I’m trying not to react to all these assholes like I used to. Part of it is a nod to the fact that I need to mature in that area a bit, and also, I’m just tired of being pissed at these fuckers all the time sans rum—not a good thing to go running around wacked out of your head out here. There is almost an overwhelming sense of freedom about this whole cruise thing. You can just let yourself go for six fucking months and pull back up on the other side. Why be normal, why be insane, why anything. What are they going to do? Lock you up in a box for six months?


Day 39

We pull the hook in about twelve hours and it may not be a moment to soon. Palma has been a failed experiment in human nature and the ability of the average, high school equivalent, American to function as an ambassador for the country. It worked in the sense that now Palma has a better, closer to the truth idea of what average town America consists of. In the diplomatic sense of trying to pretty things up and present some kind of New York glitz front, it was a total failure—the Kennedy sailors acted like the blooded, red-necked squids I know them to be. We had so many liberty incidences that the goddamned CNO called the skipper and wanted to know what the hell was going on, and we were damn near asked to leave the country and not come back.


On a personal level the whole scene could pretty much be described as a bust if not a total nightmare. No I didn’t end up in some Spanish prison on rape and assault charges (two did and won’t be leaving with the boat—trial in a year and not allowed to leave the country; which will then be followed by missing ships movement, UA, and other charges from the Navy when the Spaniards get done with them) or get the shit hammered out of me by the Guardia or some other squid, which seemed to happen entirely to often, but who can say they’re surprised? No, came down with a first class case of food poisoning. Woke up in the hotel some time in the middle of the night and hacked my guts up, running a high temp. Slept in and had to walk half an hour to the damn bus stop just to get to fleet landing and get on a ferry for the ship. Got the usual shit at Medical, how do you know you have a temp…do you have a thermometer or something? Shut the fuck up asshole, you ever run a temp of 103 or higher? You know. Ended up with a temp of 104.1, shakes, chills, you name it. Five liters of saline and a day and a half later they cut me loose and send me down to my rack for some Z time. So I’m half way through the day and I wake up to a quick short pain in my fucking jaw, what the hell? Later scrutiny reveals that I have been accosted by a spider or some other chitenous creature from hell and bitten. Great that will balance out the fever blister on the other side of my mouth. By about this time I look like one of the sorry fucker that ran into the wrong end of the Guardia’s clubs. There was one of ‘em down medical while I was there, off the Avenger. His nose was fucking smashed and taped into place, there were abrasions all down the one side of his face, like the bastards had been rubbing or dragging his face in the asphalt. They were taking x-rays of his head to see if there had been anymore internal damage done. The guy looked like hammered dogshit, I look like a scaled down version of him.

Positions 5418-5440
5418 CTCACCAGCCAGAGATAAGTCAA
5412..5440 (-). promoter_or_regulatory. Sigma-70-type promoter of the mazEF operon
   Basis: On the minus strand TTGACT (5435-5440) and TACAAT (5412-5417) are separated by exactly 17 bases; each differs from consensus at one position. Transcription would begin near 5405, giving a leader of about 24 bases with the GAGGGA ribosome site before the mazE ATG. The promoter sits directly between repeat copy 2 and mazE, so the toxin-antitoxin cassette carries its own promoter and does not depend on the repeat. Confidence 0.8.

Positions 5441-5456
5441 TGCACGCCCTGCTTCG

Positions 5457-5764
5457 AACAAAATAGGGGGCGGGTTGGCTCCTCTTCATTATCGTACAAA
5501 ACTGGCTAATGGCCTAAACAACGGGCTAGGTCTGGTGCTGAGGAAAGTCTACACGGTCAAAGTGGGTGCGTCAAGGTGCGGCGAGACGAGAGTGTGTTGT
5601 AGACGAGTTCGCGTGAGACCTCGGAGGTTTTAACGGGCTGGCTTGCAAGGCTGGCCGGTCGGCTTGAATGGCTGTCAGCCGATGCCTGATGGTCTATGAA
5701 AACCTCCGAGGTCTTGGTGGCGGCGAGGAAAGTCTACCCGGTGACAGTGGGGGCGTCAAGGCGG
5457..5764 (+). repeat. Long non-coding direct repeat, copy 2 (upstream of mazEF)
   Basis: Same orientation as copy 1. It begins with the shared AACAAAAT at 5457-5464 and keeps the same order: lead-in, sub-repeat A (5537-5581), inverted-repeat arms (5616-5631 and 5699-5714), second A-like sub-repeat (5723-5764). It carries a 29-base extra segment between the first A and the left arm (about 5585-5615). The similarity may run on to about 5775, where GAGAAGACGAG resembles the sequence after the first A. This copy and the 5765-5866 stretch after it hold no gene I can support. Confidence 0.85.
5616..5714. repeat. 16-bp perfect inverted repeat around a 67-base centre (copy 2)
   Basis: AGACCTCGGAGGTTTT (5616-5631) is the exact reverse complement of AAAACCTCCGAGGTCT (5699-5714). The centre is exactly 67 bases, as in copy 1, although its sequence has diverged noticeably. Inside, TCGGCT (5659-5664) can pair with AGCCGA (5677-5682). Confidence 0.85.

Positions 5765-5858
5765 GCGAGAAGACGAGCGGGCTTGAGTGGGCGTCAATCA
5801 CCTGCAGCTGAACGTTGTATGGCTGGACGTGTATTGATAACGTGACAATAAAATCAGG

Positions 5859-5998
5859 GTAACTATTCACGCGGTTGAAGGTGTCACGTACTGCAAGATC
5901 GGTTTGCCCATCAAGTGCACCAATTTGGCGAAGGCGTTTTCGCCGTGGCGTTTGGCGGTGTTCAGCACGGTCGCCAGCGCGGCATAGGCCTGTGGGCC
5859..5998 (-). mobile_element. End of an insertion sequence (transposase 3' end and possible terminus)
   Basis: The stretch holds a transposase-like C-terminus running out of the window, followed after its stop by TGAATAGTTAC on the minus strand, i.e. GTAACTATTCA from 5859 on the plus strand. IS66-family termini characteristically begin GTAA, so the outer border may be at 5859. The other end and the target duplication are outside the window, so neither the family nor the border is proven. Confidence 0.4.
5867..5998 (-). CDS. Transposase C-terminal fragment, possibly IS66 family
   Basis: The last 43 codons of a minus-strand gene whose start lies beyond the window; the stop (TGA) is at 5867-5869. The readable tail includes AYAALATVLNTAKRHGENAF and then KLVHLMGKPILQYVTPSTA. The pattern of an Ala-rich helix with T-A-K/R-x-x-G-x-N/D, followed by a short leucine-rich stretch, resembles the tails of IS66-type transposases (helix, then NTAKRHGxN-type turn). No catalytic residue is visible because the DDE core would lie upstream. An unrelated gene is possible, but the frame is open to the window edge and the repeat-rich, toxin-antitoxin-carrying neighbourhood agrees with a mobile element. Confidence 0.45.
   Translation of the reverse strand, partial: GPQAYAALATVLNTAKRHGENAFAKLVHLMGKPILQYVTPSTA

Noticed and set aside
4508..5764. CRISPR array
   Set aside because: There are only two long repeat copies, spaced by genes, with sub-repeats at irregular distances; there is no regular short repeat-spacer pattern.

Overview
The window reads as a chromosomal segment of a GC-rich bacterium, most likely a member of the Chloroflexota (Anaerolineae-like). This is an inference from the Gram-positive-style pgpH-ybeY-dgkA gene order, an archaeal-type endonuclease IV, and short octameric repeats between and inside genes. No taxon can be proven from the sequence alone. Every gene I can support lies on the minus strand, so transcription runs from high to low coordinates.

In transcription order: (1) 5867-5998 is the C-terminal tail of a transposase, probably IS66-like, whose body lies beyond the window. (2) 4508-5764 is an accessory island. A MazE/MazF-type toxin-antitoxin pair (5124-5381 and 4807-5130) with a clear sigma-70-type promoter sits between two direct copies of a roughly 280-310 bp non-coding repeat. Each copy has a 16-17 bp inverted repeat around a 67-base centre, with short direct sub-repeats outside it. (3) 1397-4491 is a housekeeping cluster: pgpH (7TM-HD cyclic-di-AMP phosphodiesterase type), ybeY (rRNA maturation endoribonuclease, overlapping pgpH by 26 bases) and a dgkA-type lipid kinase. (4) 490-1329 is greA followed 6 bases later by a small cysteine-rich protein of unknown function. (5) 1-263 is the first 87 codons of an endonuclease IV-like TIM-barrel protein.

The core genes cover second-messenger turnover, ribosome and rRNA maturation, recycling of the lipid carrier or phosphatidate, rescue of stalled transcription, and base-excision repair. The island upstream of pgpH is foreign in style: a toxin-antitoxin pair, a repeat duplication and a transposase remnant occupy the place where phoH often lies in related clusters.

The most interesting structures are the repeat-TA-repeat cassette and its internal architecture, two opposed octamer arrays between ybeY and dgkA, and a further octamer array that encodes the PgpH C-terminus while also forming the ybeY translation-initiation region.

So I’ve been lying in my rack all day praying for tsunami to come and wipe humanity from the face of this god-forsaken island. This is without a doubt the worst liberty port I’ve ever been to; over-rated, over-hyped, and totally underdone. GITMO and Rosy were better ports than this. Oh well, when the hook comes up, all debts are paid.


Day 40

The hook is up and back to the grind. We move with the speed of hamsters here and the enthusiasm of whored out junkies. I want you to see this trip, to see me through my work: as a cog, a tool, a part of the machine, as something entirely dispensable, a tragic but necessary (oh really?) write off so this great nation can continue to produce, sell, and drive big, gas-guzzling cars. I only want you here to know me through my job, so that the line between me the person (whoever that is) and my actions blurs until you can no longer tell the difference. Only my job, my excessive drinking, and the afflictions and bewitchments I suffer through; only these. These are my life—shot in scratchy haze-grey black and white with blindingly surreal moments of color.


Once, back when we were in port, the engineers had to bust open a bunch of pipes in one of the heads. Seems someone had managed to flush a foul weather jacket down the toilet. I don’t know who did it but I know he was angry, fucking angry. It takes a lot, I mean a lot of work and time to flush a whole foul weather jacket down the toilet. There was effort, determination, a purpose; you don’t just flush and go. What he did, to me, it was a work of art; he found a way to express himself and it is obvious to me that he was mother-fucking angry. I’d love to meet the guy and buy him a couple of drinks. I know how he feels.